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Corn+Soybean Digest

Learning Fast In Brazil

Editor's Note: This is the first in a series from Iowan Tyler Bruch whose family farms 10,500 acres in Bahia, Brazil.

In 1844 my great, great, great, grandfather Sebastian Bruch packed up his family and boarded a ship for the land of opportunity — the United States. That bold move 162 years ago has spawned four generations of farmers in the Bruch family.

Fast forward and south to my office in Luis Eduardo Magalhaes (LEM), Bahia, Brazil, where I'm writing this first column. I, too, made a bold move three years ago when I graduated from Iowa State University (ISU) and moved to Brazil. Many questioned why I'd leave our family's fairly large corn and soybean operation in Emmetsburg, IA, to try and start another operation 5,000 miles away. Maybe it was the curiosity of adventure or the skyrocketing land prices in Iowa.

My journey to Brazil included a sharp learning curve. I'd originally planned to study at an ag school in Receife, in northeast Brazil. But I quit school there after I saw horses in the hallways of the agronomy building. I boarded a bus for LEM where I knew some Americans were farming.

When I arrived all I could talk about was how you can find farms and opportunities that you couldn't find in Iowa. Land sold for $300-400/acre — and a lot of it. This was the place that I had hoped to find.

I'd been in-country three months and we'd already made an offer on a farm in Bahia. It turned out not to be what we thought.

Buying land in a foreign country is a whole different ball game. You have to keep your guard up at all times, and not overlook any due diligence practices.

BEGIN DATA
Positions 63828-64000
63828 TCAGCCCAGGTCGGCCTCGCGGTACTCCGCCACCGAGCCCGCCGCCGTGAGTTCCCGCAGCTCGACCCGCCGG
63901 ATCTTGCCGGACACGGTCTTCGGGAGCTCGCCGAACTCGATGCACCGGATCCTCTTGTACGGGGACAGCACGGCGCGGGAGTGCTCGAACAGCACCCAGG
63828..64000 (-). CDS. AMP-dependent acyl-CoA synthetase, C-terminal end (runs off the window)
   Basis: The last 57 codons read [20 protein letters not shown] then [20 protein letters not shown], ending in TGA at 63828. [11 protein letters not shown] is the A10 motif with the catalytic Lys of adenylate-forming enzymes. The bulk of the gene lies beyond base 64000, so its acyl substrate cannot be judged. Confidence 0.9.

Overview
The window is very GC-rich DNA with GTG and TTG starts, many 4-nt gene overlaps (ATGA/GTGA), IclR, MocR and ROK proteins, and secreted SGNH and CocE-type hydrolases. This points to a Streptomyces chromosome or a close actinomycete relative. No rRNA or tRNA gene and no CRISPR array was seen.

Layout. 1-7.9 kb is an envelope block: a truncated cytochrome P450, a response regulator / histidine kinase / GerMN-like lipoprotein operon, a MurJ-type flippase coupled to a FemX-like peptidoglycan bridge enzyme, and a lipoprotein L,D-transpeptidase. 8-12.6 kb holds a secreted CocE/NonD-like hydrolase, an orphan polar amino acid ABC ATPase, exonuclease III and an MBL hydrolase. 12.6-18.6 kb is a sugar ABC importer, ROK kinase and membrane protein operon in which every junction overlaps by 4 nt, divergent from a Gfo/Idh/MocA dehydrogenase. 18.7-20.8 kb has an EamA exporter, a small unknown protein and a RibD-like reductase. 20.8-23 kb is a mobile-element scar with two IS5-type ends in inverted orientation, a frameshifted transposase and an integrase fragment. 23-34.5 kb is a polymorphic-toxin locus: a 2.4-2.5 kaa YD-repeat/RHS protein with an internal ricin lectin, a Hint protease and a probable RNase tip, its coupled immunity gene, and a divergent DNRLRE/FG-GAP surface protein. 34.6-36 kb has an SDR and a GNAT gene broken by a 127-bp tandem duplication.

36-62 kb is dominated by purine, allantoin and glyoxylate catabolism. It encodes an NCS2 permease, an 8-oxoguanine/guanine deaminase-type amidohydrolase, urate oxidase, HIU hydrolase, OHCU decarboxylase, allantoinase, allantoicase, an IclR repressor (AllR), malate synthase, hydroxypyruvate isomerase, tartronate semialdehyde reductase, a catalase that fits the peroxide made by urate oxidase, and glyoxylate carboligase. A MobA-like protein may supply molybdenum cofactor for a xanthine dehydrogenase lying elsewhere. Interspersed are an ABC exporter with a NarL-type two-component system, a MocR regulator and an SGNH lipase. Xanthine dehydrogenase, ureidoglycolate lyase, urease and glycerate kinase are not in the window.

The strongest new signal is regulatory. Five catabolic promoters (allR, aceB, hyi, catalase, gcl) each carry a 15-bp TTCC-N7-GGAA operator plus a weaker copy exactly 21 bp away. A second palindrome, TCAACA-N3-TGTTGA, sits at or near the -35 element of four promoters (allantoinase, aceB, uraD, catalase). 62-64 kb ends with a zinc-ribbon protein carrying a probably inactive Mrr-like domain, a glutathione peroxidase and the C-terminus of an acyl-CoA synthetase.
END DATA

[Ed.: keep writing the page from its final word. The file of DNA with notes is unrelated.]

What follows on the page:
The first three farms we tried to buy fell through. We finally found the perfect fit in August 2003 on the Cerrado, or virgin land, that needed to be cleared before farming.

Once the documents checked out, we finally took possession on Sept. 25. We worked 24/7 clearing land, picking up roots and working lime into the red soil.

We also had to build housing for our workers, a place to store and work on equipment and even a water tower. We spent the first month transporting people back and forth on motorcycles from a neighbor's farm 5 miles away. Our shop for the first month was under our fuel tank.

I'm glad those days are long gone.

Our goal was to be planting by Nov. 1, and we made it. We planted rice on about 65% of our acres the first year. Since rice is a staple in Brazilian diets, we thought it would be easy to market and sell, right?

We harvested nearly 50 sacks of dryland rice per hectare, a high yield without irrigation. Then we basically gave it away. Marketing rice was the hardest thing I've ever tried to do. It wasn't like hauling corn, soybeans or even oats to your local Ag Partners in town and getting a check the next day. It was more an effort of trying to barter or beg someone to take it.

The steep learning curve here can cost you a lot of money very quickly. Unfortunately, we found that out through personal experience.

We've since expanded our operation by renting more land. And, I started an investment company called Global Ag Investments to offer investors an opportunity to invest in American-managed agriculture.

We're currently planning to plant about 10,500 acres of soybeans, cotton and popcorn.

After spending the last three years learning Portuguese and adapting to a new business and social culture, I can relate to the travails of my forefather Sebastian so many years ago.

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